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Can a judgment against me expire without moving forward if they don’t serve me?

Asked by user in North Carolina.

I was sued in the state of North Carolina. I lost by not appearing in court. There was a civil judgment against me as a result ($285,000). That judgment was set to expire a couple of years ago and the plaintiff filed papers to renew the judgment. The problem is they haven’t served me papers. According to a court clerk I spoke to on the phone they are still trying to find me to serve the papers.

Answered by Enjuris Editors:

In North Carolina, the process for “renewing” a judgment is different than in most other states.

To renew a judgment in North Carolina, the creditor must file a second lawsuit for the remaining amount owed on the original judgment. The debtor must be served with a complaint, summons, and affidavit.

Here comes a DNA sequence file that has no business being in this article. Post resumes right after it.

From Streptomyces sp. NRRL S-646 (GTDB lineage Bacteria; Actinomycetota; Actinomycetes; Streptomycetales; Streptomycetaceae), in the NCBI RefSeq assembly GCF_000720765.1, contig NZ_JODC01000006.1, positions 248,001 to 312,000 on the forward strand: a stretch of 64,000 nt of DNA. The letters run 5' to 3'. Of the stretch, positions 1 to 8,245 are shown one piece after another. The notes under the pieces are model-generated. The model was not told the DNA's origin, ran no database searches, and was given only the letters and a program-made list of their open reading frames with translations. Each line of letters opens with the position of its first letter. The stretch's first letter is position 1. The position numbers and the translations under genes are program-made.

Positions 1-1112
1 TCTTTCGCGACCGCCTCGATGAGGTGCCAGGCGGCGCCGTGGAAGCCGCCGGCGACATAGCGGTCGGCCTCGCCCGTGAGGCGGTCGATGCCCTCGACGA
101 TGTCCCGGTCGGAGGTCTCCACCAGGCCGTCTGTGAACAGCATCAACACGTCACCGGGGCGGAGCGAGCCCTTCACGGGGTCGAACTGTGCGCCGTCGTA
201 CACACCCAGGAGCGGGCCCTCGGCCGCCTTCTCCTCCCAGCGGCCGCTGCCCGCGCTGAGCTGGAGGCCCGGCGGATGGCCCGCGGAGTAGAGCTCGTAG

If the debtor is not served, the judgment won’t be renewed. However, there are a number of fairly simple ways to serve a debtor when the creditor doesn’t know where the debtor lives or is having trouble serving the debtor personally. For example, the creditor can simply publish notice of the lawsuit in a newspaper located in the county where the debtor last resided.

I suspect your creditor is in the process of completing service by publication (notice generally has to run in the newspaper for several weeks). Once your creditor has completed this process, they can once again obtain a 10-year judgment on the basis of your unresponsiveness.

If you would like to resolve this issue, I would suggest contesting the renewal (i.e., responding to the complaint) or contacting the creditor and working out a payment plan.

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